For much of modern medical history, the elusive holy grail of medical research has been a “cure for cancer.” Today, scientists have a better understanding of cancer, the diversity of cancer types and the fact that “cure” probably is not the correct word – ever – to use in discussing cancer treatment.
Yet not all journalists appear to have gotten that memo. A study posted Oct. 29 in the Research Letter section of JAMA Oncology explored how often “cure” and nine other similarly exaggerated terms were used by the media when describing new cancer medications. What they found is nothing to brag about.
The authors searched each term in conjunction with “cancer drug” in Google News between June 21, 2015 and June 25, 2015 — just five days. The ten terms are all ones a typical reader will recognize: breakthrough, game changer, miracle, cure, home run, revolutionary, transformative, life saver, groundbreaking and marvel. In fact, several also appear on Gary Schwitzer’s list at Health News Review of 7 Words (and more) You Shouldn’t Use in Medical News (which also includes “promising,” “dramatic,” “hope” and “victim”).
Then one of the researchers read each of the 94 news stories found to record the drug described, whether it had been approved by the U.S. Food and Drug Administration, whether the data came from a human trial or preclinical (animal or in vitro) studies and who used the superlative term, among other details. A hematologist-oncologist then classified how each drug worked.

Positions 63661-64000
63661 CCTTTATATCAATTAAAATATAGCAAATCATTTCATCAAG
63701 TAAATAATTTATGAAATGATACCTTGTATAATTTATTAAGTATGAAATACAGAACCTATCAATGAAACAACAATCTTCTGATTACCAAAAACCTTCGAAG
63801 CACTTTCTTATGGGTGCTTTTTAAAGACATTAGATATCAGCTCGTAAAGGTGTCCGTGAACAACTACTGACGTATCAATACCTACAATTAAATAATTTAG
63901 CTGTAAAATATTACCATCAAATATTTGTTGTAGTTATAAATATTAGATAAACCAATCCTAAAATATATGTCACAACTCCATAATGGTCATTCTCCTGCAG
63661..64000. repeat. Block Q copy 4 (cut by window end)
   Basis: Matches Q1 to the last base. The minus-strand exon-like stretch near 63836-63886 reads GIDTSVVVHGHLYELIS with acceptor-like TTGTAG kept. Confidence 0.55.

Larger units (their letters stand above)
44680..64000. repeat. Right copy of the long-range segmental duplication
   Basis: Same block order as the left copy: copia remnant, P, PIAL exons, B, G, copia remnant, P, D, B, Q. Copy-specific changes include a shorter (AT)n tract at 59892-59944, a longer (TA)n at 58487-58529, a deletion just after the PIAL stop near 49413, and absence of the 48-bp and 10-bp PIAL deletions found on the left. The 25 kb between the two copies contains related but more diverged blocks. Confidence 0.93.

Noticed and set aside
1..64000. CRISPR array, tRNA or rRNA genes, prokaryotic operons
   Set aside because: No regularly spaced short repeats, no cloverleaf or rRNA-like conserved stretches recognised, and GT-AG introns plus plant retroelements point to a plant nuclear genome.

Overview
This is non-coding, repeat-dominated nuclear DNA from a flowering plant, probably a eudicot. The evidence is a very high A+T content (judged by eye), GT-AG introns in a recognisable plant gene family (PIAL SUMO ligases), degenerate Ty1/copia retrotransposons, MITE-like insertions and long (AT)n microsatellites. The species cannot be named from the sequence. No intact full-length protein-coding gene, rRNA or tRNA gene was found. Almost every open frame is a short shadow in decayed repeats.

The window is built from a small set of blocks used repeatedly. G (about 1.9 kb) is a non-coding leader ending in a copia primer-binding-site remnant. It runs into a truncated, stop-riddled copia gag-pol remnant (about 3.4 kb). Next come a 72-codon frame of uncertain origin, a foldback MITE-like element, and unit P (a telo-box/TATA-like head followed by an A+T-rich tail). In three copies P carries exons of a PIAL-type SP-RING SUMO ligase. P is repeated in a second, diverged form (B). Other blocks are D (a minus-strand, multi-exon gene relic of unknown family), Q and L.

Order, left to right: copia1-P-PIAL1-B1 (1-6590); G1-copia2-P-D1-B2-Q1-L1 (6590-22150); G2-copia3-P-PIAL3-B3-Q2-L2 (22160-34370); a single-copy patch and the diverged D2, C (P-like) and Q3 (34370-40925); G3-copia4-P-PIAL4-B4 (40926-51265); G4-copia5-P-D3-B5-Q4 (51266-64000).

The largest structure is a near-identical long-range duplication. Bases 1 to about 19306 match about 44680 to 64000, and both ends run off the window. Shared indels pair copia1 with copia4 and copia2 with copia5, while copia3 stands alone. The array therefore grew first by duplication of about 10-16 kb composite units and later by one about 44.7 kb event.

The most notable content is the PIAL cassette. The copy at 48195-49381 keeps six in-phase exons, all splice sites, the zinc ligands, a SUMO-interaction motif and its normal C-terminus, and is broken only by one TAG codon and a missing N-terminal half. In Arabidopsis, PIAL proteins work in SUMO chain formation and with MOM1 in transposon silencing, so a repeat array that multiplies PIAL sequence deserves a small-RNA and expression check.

The articles came from 66 different publications and contained 97 of the superlatives overall. Of the three dozen drugs mentioned by name, almost half were targeted therapies and a quarter were cytotoxic drugs. The superlatives in the stories referred mostly to targeted therapies or immunologic checkpoint inhibitors.
But only half these drugs had even been approved by the FDA for at least one indication. Worse, a sixth of the drugs described in glowing terms had little more than mouse, cell culture or other preclinical data to back it up.
While doctors made up more than a quarter of the offenders in using such hyperbole, more than half (55 percent) were journalists themselves making the overstatement without attributing it to anyone else. Fewer than 10 percent were industry experts, the only ones who might (might) have an excuse to use such superlatives.
The researchers admittedly conducted the search three weeks after the 2015 American Society of Clinical Oncology conference, but it’s right then — when the most cancer news is likely to come out — that journalists need to be the most vigilant about cleansing superlatives from their mind and writing. As the authors noted, journalists “may not have the expertise to identify the most promising medical therapies, or what magnitude of benefit warrants a superlative.” I would go further: they almost certainly lack the expertise, and in the rare cases where they might have expertise they still have no business making such pronouncements.
“These news articles may be important sources of information to patients, the public, and investors — with a broader reach than medical journal articles,” the authors wrote. “However, omission of medical context or use of inflated descriptors may lead to misunderstandings among readers.” Indeed, among other negative outcomes, such language could mislead readers down a painful path of false hope.